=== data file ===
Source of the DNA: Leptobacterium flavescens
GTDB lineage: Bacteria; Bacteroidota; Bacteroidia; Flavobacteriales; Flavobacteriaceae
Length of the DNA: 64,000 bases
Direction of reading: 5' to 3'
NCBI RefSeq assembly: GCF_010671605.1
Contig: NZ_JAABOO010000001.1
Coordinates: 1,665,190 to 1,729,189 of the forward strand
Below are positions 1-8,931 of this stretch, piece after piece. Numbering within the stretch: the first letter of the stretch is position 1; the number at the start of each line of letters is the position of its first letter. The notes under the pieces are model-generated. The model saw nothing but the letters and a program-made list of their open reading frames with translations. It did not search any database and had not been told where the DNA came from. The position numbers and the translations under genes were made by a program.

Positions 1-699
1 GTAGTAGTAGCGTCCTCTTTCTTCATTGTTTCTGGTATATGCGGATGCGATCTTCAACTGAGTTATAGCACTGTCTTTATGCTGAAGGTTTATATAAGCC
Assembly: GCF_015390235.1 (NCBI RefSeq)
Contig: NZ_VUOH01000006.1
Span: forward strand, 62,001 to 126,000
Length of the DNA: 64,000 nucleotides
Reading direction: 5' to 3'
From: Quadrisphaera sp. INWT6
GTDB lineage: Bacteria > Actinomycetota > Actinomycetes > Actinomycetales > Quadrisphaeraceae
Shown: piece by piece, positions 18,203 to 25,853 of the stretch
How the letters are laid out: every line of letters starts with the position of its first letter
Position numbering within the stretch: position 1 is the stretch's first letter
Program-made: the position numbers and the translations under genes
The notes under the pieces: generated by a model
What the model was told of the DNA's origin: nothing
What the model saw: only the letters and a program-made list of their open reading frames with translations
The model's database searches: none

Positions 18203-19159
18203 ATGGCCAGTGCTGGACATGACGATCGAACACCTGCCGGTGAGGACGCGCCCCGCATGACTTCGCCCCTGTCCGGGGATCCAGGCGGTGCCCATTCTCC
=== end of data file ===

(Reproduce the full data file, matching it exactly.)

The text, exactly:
Source of the DNA: Leptobacterium flavescens
GTDB lineage: Bacteria; Bacteroidota; Bacteroidia; Flavobacteriales; Flavobacteriaceae
Length of the DNA: 64,000 bases
Direction of reading: 5' to 3'
NCBI RefSeq assembly: GCF_010671605.1
Contig: NZ_JAABOO010000001.1
Coordinates: 1,665,190 to 1,729,189 of the forward strand
Below are positions 1-8,931 of this stretch, piece after piece. Numbering within the stretch: the first letter of the stretch is position 1; the number at the start of each line of letters is the position of its first letter. The notes under the pieces are model-generated. The model saw nothing but the letters and a program-made list of their open reading frames with translations. It did not search any database and had not been told where the DNA came from. The position numbers and the translations under genes were made by a program.

Positions 1-699
1 GTAGTAGTAGCGTCCTCTTTCTTCATTGTTTCTGGTATATGCGGATGCGATCTTCAACTGAGTTATAGCACTGTCTTTATGCTGAAGGTTTATATAAGCC
Assembly: GCF_015390235.1 (NCBI RefSeq)
Contig: NZ_VUOH01000006.1
Span: forward strand, 62,001 to 126,000
Length of the DNA: 64,000 nucleotides
Reading direction: 5' to 3'
From: Quadrisphaera sp. INWT6
GTDB lineage: Bacteria > Actinomycetota > Actinomycetes > Actinomycetales > Quadrisphaeraceae
Shown: piece by piece, positions 18,203 to 25,853 of the stretch
How the letters are laid out: every line of letters starts with the position of its first letter
Position numbering within the stretch: position 1 is the stretch's first letter
Program-made: the position numbers and the translations under genes
The notes under the pieces: generated by a model
What the model was told of the DNA's origin: nothing
What the model saw: only the letters and a program-made list of their open reading frames with translations
The model's database searches: none

Positions 18203-19159
18203 ATGGCCAGTGCTGGACATGACGATCGAACACCTGCCGGTGAGGACGCGCCCCGCATGACTTCGCCCCTGTCCGGGGATCCAGGCGGTGCCCATTCTCC